First cause and the first mover
I'm sure you've answered this argument before, but humor me anyway,
Peter Kreeft wrote: "Every being that exists either exists by itself, by
its own essence or nature, or it does not exist by itself. If it exists by
its own essence, then it exists necessarily and eternally, and explains
itself. It cannot not exist, as a triangle cannot not have three sides.
If, on the other hand, a being exists but not by its own essence, then it
needs a cause, a reason outside itself for its existence. Because it does
not explain itself, something else must explain it. Beings whose essence
does not contain the reason for their existence, beings that need causes,
are called contingent, or dependent, beings. A being whose essence is to
exist is called a necessary being. The universe contains only contingent
beings. God would be the only necessary being—if God existed. Does he?
Does a necessary being exist? Here is the proof that it does. Dependent
beings cannot cause themselves. They are dependent on their causes. If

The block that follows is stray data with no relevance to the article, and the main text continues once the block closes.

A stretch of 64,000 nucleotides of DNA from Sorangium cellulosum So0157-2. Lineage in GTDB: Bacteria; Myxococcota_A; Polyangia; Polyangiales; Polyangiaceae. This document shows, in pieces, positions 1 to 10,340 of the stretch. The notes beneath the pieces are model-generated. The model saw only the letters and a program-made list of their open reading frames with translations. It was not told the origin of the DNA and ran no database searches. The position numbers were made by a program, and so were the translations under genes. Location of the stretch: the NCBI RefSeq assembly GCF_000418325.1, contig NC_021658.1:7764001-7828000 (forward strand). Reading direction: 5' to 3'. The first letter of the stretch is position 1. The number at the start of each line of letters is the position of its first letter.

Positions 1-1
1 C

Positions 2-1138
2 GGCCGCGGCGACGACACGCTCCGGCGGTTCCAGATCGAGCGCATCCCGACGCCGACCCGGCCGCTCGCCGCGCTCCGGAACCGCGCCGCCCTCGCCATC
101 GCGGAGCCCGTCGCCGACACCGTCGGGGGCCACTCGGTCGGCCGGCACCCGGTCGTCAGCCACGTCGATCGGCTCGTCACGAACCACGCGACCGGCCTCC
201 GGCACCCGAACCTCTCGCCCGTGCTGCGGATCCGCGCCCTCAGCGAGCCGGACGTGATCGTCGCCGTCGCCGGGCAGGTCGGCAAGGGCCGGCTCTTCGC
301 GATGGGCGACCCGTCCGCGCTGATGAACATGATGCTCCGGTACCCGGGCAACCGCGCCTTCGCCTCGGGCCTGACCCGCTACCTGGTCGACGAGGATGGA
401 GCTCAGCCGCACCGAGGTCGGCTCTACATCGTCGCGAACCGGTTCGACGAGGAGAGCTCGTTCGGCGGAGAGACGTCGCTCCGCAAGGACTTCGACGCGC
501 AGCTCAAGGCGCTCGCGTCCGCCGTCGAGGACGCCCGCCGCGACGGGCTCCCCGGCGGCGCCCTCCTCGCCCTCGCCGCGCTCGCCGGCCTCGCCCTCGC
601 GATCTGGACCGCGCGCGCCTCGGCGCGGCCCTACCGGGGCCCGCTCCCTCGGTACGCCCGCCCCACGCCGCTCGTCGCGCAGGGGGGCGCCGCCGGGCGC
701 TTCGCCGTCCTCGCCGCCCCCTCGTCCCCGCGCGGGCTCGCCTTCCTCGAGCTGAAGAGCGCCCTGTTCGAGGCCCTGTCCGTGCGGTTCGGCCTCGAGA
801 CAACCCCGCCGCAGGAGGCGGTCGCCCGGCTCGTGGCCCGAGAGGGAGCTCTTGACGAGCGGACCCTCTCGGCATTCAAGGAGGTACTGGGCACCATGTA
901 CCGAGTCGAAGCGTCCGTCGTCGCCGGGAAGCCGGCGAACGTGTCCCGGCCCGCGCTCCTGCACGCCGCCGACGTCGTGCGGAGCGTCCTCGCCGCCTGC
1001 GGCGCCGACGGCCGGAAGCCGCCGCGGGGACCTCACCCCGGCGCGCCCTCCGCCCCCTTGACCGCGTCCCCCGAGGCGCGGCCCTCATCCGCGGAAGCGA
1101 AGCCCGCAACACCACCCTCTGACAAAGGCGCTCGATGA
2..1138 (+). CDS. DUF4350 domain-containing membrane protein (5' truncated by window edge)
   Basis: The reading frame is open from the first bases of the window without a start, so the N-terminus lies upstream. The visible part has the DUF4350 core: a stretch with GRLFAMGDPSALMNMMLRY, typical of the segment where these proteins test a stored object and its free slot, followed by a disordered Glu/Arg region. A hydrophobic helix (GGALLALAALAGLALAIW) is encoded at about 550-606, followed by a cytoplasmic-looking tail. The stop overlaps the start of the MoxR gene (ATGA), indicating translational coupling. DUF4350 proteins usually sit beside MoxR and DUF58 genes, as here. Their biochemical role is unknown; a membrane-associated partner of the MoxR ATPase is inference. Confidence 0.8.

there is no independent being, then the whole chain of dependent beings is
dependent on nothing and could not exist. But they do exist. Therefore
there is an independent being."
Also, Thomas Aquinas argued that the chain of movers must have a first
mover because nothing can move itself. (Moving here refers to any kind of
change, not just change of place.) If the whole chain of moving things had
no first mover, it could not now be moving, as it is. If there were an
infinite regress of movers with no first mover, no motion could ever
begin, and if it never began, it could not go on and exist now. But it
does go on, it does exist now. Therefore it began, and therefore there is
a first mover.
Thanks for your time.
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